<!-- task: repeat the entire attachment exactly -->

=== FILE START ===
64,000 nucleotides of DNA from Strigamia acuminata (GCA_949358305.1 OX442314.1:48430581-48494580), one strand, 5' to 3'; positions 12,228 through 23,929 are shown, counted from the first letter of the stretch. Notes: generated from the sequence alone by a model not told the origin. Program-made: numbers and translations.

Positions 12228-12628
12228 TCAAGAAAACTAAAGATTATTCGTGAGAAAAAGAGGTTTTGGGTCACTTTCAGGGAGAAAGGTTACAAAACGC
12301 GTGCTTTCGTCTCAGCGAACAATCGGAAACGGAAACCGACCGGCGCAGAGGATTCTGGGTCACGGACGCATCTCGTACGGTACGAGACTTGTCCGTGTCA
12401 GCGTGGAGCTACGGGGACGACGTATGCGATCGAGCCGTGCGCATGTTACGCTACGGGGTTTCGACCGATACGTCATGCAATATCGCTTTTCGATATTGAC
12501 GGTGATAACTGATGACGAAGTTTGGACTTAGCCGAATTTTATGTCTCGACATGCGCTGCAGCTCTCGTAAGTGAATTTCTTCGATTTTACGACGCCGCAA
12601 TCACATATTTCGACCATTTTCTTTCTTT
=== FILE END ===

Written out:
64,000 nucleotides of DNA from Strigamia acuminata (GCA_949358305.1 OX442314.1:48430581-48494580), one strand, 5' to 3'; positions 12,228 through 23,929 are shown, counted from the first letter of the stretch. Notes: generated from the sequence alone by a model not told the origin. Program-made: numbers and translations.

Positions 12228-12628
12228 TCAAGAAAACTAAAGATTATTCGTGAGAAAAAGAGGTTTTGGGTCACTTTCAGGGAGAAAGGTTACAAAACGC
12301 GTGCTTTCGTCTCAGCGAACAATCGGAAACGGAAACCGACCGGCGCAGAGGATTCTGGGTCACGGACGCATCTCGTACGGTACGAGACTTGTCCGTGTCA
12401 GCGTGGAGCTACGGGGACGACGTATGCGATCGAGCCGTGCGCATGTTACGCTACGGGGTTTCGACCGATACGTCATGCAATATCGCTTTTCGATATTGAC
12501 GGTGATAACTGATGACGAAGTTTGGACTTAGCCGAATTTTATGTCTCGACATGCGCTGCAGCTCTCGTAAGTGAATTTCTTCGATTTTACGACGCCGCAA
12601 TCACATATTTCGACCATTTTCTTTCTTT